To be certain, law schools can hardly compete with private sector pay, yet the legal academy affords enough to attract some of the best legal minds. Professors are frequently considered for judicial posts such as Goodwin Liu, who was nominated for a seat on the 9th Circuit Court of Appeals, and more recently for the California Supreme Court. Sometimes the flow goes in the opposite direction as with my colleague the Honorable Mike Wolff who retired from the Missouri Supreme Court to resume teaching—indeed Mike was already a tenured professor before serving thirteen years on the court. These minds could be making double and triple what a law professor earns, yet they follow their passion and choose a more service-oriented path. When I attended Berkeley, I studied with Angela Harris, Jonathan Simon, Peter Menell, and others whose brilliance and hard work resemble anything other than lazy loafs scamming the system.
Although there is truth to Law Prof’s claim that the profession pays too little attention to teaching, this doesn’t mean that some aren’t trying to improve the status quo. For example, in my school, all untenured faculty are subject to an in-class “peer evaluation” from a tenured faculty member. In addition to “peer” pressure is the student body itself, which is a self-regulating force for teachers to be prepared. Students come to class with all sorts of skills and knowledge at their fingertips. Were a professor simply to lollygag as Law Prof describes, students would catch on and the teacher’s reputation would vaporize.
Law Prof may boast about doing no work in the summer for his classes, but this hardly means there’s nothing to do. Others are busy blogging about legal education, writing articles on the same, preparing to give pedagogy workshops in the fall, or revamping classes with new cases and exercises. There’s much to do, but to choose nothing reveals more personally than professionally.
Another defect in his account is in assuming that law schools are only supposed to produce lawyers. Rather than short-sighting law schools as a manufacturing plant for attorneys, legal education might be encouraged beyond. Whether one aspires to business, politics, public service, or scholarly pursuits, law school may be a worthy investment. And there is social good in knowing law, or as famously admonished in criminal law, “ignorance” is no excuse. While the high cost of law school probably prohibits many from studying law, it is certainly true that many J.D.s use their degree in creative ways as non-lawyers, including as directors, educators, administrators, and more.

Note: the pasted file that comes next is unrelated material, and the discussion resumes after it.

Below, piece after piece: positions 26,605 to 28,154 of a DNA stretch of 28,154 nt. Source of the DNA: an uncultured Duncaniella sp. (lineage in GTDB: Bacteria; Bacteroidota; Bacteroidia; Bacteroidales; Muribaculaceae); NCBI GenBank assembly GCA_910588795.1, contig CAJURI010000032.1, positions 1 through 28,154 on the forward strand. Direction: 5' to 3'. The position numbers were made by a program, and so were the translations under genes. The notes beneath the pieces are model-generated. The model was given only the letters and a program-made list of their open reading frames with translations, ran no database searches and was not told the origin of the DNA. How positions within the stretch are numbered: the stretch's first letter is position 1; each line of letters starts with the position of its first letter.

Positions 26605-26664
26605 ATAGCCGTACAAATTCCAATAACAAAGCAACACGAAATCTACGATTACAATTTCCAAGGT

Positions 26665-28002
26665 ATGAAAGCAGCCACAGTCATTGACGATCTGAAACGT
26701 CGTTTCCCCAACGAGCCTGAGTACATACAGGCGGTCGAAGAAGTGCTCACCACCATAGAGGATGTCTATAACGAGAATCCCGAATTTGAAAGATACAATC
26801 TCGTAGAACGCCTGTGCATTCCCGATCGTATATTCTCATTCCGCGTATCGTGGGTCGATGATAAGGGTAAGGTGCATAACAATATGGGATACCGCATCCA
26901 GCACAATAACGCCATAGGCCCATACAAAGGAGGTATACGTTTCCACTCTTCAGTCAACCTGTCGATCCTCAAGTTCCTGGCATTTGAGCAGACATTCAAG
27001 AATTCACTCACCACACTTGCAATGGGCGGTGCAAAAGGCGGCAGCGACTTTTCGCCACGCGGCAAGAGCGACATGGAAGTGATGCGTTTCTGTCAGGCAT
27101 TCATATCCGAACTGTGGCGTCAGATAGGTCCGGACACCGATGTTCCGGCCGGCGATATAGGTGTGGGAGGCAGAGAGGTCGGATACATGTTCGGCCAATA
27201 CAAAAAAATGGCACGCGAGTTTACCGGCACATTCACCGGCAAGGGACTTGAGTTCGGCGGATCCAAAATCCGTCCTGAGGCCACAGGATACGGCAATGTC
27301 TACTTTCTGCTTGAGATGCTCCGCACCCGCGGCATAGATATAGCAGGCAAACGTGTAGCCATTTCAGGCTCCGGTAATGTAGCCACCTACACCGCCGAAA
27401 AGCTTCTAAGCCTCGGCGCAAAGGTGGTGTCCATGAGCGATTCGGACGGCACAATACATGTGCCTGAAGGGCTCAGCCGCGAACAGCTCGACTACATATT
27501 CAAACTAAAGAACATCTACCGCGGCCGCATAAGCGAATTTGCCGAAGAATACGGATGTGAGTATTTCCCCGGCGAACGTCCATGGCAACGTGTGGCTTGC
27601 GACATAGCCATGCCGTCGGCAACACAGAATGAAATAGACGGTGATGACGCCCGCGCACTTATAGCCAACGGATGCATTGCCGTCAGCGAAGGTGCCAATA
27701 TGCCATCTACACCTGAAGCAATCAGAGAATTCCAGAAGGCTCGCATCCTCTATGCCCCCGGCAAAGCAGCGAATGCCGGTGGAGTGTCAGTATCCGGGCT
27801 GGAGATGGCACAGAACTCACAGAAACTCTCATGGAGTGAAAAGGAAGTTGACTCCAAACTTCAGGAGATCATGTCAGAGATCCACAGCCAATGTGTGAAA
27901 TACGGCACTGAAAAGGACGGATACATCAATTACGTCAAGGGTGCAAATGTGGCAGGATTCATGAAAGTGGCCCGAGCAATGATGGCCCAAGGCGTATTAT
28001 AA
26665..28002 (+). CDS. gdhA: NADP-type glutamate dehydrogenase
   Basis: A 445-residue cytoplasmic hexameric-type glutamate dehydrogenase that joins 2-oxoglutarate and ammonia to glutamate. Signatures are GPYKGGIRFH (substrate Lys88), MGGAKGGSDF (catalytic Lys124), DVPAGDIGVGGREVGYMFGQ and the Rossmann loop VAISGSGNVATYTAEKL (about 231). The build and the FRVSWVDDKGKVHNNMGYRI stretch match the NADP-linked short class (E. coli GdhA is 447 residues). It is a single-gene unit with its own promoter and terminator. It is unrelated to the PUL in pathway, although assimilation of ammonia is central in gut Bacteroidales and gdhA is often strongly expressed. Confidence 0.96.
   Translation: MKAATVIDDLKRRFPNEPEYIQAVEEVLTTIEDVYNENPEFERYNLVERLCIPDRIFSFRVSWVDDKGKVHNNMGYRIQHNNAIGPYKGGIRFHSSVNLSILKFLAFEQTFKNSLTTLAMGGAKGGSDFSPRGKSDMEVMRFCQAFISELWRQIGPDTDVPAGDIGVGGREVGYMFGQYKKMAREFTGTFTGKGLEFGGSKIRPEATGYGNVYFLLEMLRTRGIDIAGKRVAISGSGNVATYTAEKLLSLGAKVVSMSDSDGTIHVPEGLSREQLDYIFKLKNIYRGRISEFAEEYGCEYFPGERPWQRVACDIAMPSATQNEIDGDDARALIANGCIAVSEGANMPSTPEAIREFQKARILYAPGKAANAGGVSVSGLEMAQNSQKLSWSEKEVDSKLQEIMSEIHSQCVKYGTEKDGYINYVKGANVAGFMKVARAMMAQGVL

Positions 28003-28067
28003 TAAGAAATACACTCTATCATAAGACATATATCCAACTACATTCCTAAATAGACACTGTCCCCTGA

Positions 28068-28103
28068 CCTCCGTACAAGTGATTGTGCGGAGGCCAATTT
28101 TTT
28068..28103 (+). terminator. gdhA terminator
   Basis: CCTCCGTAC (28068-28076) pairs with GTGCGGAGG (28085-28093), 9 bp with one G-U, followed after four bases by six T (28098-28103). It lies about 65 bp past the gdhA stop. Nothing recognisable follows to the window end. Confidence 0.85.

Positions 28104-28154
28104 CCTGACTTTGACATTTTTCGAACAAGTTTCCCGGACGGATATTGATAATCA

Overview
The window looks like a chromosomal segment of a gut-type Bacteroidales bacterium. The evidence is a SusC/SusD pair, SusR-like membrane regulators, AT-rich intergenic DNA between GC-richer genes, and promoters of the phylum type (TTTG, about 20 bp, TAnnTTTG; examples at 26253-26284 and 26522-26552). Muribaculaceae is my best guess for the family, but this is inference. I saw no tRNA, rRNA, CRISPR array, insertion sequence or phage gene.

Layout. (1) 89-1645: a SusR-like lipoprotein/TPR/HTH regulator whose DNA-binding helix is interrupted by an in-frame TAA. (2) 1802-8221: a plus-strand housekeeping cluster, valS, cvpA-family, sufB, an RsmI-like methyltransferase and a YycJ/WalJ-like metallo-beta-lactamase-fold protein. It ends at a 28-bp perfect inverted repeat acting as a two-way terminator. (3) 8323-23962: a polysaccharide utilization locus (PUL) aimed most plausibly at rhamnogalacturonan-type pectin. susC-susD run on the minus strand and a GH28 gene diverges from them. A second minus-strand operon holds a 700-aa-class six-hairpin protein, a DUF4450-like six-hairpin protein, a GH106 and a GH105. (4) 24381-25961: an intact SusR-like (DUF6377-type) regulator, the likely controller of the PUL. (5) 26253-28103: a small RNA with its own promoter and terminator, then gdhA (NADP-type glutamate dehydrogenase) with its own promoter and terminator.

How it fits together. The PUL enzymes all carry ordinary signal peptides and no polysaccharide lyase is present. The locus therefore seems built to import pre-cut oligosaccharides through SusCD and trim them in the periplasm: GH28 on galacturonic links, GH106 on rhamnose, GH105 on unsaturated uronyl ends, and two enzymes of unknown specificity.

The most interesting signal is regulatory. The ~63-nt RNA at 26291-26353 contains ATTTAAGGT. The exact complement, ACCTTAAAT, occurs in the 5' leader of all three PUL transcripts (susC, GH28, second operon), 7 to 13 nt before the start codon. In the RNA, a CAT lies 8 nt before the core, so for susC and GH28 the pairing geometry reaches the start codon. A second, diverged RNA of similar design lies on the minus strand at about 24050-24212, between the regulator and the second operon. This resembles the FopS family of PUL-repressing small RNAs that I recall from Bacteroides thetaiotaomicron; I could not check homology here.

The flaw in fashioning law schools so exclusively undermines other values. A more holistic view might see the school as a community resource also. At my school, the law clinic wins cases for folks who would have no other access to justice, and professors serve non-profit organizations and community projects. Indeed, Saint Louis University School of Law, like many other law schools across the country, is a hub of all sorts of community programming.
The scam attack smacks of paternalism as well. Law Prof infantilizes students as if they have no idea about the costs and consequences of going to law school. Yet law students are bright adults known for performing meticulous research into law school rankings; they are quite capable of examining costs as well, including debt risk. In medical school or business school or any part of academia, there are no promises of a job, and the legal profession is no exception. If a law school misrepresents facts and figures to students, however, that is a different discussion, one that still likely has less to do with law professors. To equate scam with professors because a graduate can’t find a job reflects misunderstanding of basic market economics. Yet even in rough times, the struggle may be worth every penny, as one attorney writes:
“Like most lawyers I know, even I had a low-paying lawyer job when I graduated from a top fifteen law school. I had to work hard to find a job, and later I did eventually work seventy hard hours a week for my $48,000 at a Texas child protection agency. But I would not give up any of that for the world. I achieved my career goals and found fulfillment and feel that I am much the richer for having struggled.”
The perspective of the lowly proves Law Prof the scam. His ploy of anonymity is specious and his tactics do something more pernicious than simply critique legal education. Rather than boldly express himself under the shield of tenure, he distorts academic freedom, and as one professor reminds us, “tenure is a reward for showing that you will write the truth as you see it despite possible repercussions.” It’s been less than a month since the tirades started, and already Law Prof has ousted himself to the Wall Street Journal. Yet these ploys that garner him media attention simultaneously shroud the dedicated many striving for excellence and trying to improve the world through law—unfortunately, they are the truly anonymous ones in his story.